Back in the day, my officemate Dave even used clipart from a computer drawing program to recreate the scene. An incurable packrat, I filed the results away.

Sunday, January 01, 2006

Let's do the time warp

I always liked New Year's Day. It's my favorite of all the holidays we call The Holidays, a season that now seems to stretch from Halloween to Martin Luther King, Jr.'s birthday. New Year's Day does not have much baggage -- no bitter sectarian rancor, no mandatory poultry dishes.

I suppose the New Year's Eve revel carries some freight for those who care about such things. Where will I party, and with whom? But for the rest of us, New Year's is simply the time that the Gregorian calendar rolls majestically over.

Last night was the first New Year's Eve in many years that I actually stayed up till midnight, and even that was not by design. Ereck is out of town, and I was reading in the kitchen when I looked at the clock and realized it was half past eleven. And so I wandered into the living room, turned on the television and pushed a button I rarely push on the Tivo remote control, the one marked "live TV." (How's that for a time warp?)

On one channel was Dick Clark's traditional New Year's special, and the appearance of Clark, who had a stroke in 2004, was a somber reminder of time's passing. Until the stroke, he was the perennial butt of jokes about his seemingly perpetual youth, but he has aged. Last night, seated and slurring, he looked unwell.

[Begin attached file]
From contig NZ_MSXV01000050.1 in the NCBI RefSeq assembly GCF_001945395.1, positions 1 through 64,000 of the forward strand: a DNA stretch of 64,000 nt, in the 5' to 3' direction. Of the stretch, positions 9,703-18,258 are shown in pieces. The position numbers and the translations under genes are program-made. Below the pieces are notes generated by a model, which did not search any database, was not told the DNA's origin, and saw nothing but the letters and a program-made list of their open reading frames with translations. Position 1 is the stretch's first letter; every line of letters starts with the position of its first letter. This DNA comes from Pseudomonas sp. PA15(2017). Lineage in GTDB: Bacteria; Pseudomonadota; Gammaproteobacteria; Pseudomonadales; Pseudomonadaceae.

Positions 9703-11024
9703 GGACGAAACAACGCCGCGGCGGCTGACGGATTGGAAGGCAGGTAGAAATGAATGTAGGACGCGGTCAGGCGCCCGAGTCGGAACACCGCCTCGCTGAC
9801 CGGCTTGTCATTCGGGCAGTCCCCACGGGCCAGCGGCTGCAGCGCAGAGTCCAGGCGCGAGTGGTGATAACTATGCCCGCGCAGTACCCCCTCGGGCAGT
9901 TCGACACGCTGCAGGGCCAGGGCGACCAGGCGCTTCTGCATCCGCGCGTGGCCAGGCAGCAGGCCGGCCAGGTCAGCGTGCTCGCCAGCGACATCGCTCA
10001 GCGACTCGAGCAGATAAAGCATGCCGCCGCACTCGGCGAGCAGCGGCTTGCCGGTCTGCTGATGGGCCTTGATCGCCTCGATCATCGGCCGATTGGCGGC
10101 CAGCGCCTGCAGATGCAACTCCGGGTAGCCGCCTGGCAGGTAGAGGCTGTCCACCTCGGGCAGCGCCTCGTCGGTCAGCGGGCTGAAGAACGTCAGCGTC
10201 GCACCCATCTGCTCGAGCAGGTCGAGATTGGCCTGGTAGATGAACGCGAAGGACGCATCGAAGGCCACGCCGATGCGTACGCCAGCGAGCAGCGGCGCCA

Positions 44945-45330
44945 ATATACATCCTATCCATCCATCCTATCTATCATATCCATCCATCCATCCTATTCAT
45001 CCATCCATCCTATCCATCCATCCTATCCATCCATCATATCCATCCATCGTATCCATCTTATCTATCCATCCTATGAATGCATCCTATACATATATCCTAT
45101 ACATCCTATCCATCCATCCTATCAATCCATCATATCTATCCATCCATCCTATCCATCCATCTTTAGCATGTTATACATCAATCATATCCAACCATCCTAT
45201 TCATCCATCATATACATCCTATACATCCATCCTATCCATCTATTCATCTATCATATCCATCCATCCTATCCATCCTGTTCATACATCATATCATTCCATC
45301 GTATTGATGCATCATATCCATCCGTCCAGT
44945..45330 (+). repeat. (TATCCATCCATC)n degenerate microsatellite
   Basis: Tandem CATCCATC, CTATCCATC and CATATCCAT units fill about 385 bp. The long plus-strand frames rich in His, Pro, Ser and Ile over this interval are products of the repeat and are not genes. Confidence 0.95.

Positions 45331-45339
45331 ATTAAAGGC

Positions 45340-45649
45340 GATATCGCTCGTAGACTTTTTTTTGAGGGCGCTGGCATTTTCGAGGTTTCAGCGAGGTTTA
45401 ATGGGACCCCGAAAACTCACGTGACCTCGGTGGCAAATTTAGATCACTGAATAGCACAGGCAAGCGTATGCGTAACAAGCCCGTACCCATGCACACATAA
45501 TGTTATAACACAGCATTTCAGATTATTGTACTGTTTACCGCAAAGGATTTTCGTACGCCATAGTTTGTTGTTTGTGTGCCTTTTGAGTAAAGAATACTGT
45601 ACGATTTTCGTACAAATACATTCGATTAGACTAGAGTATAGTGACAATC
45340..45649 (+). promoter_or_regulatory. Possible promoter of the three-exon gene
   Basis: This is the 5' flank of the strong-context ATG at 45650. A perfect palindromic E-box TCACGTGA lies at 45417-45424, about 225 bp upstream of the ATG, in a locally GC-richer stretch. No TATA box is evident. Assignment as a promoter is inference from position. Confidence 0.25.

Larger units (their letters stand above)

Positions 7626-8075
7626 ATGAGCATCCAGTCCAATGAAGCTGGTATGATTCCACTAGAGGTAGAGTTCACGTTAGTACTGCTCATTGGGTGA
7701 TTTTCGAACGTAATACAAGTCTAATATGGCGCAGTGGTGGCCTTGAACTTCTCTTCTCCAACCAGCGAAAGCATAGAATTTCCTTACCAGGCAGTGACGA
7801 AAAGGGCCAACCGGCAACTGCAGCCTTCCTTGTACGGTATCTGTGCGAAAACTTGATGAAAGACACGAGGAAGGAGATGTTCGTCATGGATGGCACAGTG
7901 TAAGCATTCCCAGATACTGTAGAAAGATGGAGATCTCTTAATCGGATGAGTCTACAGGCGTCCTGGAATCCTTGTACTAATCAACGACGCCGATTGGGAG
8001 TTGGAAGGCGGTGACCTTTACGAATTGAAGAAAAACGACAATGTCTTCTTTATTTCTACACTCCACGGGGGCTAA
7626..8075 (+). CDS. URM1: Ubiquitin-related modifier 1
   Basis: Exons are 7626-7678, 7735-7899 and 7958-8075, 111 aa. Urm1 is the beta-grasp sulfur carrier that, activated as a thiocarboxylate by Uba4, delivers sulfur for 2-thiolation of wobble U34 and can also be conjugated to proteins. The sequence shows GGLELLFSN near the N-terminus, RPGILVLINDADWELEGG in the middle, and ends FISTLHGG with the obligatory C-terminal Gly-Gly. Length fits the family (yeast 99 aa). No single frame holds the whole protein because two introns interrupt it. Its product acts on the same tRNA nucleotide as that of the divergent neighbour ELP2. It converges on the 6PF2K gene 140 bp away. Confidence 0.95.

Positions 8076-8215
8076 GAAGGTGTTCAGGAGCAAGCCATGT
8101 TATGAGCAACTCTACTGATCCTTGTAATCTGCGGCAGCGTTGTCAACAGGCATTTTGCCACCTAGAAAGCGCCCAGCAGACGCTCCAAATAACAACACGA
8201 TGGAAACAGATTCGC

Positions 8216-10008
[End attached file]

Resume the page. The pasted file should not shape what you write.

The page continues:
I flipped to another channel just in time to watch Regis Philbin counting down to midnight and then hopping ecstatically. "Fireworks!" he screamed, as giant sparklers spewed embers into the chilly Times Square sky. "Fireworks!"

Over the last couple of days I have overheard people weighing in on the year just passed. "2005 can kiss my ass," I heard one man say. "It was a great year," I heard someone else say. I talked to a man on New Year's Eve whose son that day had gone to prison for seven years. Happy new year.

As for me? It indeed was a great year. I marked the fifth anniversary of my wonderful relationship with Ereck, I got a terrific new job, I paid off some debts, I sang a lot and I welcomed my brother's new wife into the family. On the down side, my grandmother died and an old college friend committed suicide. But my young niece and nephew smile and grow, and my sister has another baby on the way.

Happy 2006 to all of you, my loyal friends.